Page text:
UMMS Affiliation

Department of Molecular, Cell and Cancer Biology

Publication Date

2020-11-24

Document Type

Article

Disciplines

Cell Biology

Abstract

We reveal surprising similarities between homeostatic cell turnover in adult Drosophila midguts and "undead" apoptosis-induced compensatory proliferation (AiP) in imaginal discs. During undead AiP, immortalized cells signal for AiP, allowing its analysis. Critical for undead AiP is the Myo1D-dependent localization of the initiator caspase Dronc to the plasma membrane. Here, we show that Myo1D functions in mature enterocytes (ECs) to control mitotic activity of intestinal stem cells (ISCs). In Myo1D mutant midguts, many signaling events involved in AiP (ROS generation, hemocyte recruitment, and JNK signaling) are affected. Importantly, similar to AiP, Myo1D is required for membrane localization of Dronc in ECs. We propose that ECs destined to die transiently enter an undead-like state through Myo1D-dependent membrane localization of Dronc, which enables them to generate signals for ISC activity and their replacement. The concept of transiently "undead" cells may be relevant for other stem cell models in flies and mammals.

Keywords

Dronc, Drosophila melanogaster, Duox, JNK, Myo1D, apoptosis-induced proliferation, enterocyte, hemocyte, posterior midgut, undead state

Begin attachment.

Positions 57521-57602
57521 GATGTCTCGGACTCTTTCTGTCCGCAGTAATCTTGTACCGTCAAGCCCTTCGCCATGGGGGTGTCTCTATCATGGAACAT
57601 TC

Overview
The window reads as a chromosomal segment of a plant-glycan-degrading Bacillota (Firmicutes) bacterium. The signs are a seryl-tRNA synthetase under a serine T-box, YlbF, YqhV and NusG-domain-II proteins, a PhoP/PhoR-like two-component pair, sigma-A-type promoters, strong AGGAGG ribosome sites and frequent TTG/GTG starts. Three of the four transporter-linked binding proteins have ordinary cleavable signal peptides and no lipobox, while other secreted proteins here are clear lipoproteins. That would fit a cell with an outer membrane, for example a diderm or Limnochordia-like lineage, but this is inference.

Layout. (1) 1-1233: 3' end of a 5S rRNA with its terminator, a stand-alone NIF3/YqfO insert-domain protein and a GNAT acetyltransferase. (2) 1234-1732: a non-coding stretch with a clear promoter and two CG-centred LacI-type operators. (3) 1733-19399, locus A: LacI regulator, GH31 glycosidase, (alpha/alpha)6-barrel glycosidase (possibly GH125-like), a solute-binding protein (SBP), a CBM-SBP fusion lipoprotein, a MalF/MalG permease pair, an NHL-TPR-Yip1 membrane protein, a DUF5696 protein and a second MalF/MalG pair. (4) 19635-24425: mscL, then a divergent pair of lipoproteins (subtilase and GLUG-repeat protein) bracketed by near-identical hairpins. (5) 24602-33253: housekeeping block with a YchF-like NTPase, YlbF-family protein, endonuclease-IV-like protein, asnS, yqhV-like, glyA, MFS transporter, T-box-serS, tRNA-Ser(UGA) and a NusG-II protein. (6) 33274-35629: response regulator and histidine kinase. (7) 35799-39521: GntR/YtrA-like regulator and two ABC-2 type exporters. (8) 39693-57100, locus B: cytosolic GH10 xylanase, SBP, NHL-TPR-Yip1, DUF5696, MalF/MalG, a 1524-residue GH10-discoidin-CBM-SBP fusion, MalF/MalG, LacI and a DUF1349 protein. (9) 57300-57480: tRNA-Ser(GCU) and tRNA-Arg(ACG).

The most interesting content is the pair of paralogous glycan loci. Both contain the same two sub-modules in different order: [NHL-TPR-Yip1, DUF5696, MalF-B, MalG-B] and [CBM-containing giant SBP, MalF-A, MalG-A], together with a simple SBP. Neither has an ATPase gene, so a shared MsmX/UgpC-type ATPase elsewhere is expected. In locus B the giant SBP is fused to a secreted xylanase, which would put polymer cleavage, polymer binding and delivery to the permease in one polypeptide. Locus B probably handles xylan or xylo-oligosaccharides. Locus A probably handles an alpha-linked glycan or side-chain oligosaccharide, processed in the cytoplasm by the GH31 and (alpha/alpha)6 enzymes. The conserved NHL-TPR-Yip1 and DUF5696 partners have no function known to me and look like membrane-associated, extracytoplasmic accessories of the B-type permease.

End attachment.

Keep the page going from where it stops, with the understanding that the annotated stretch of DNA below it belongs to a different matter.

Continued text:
Rights and Permissions

Copyright 2020 The Authors. This is an open access article under the CC BY-NC-ND license (http://creativecommons.org/licenses/by-nc-nd/4.0/).

DOI of Published Version

10.1016/j.celrep.2020.108408

Source

Amcheslavsky A, Lindblad JL, Bergmann A. Transiently "Undead" Enterocytes Mediate Homeostatic Tissue Turnover in the Adult Drosophila Midgut. Cell Rep. 2020 Nov 24;33(8):108408. doi: 10.1016/j.celrep.2020.108408. PMID: 33238125; PMCID: PMC7754855. Link to article on publisher's site

Journal/Book/Conference Title

Cell reports

Related Resources

Link to Article in PubMed

PubMed ID

33238125

Creative Commons License

Creative Commons Attribution-Noncommercial-No Derivative Works 4.0 License
This work is licensed under a Creative Commons Attribution-Noncommercial-No Derivative Works 4.0 License.

Included in

Cell Biology Commons

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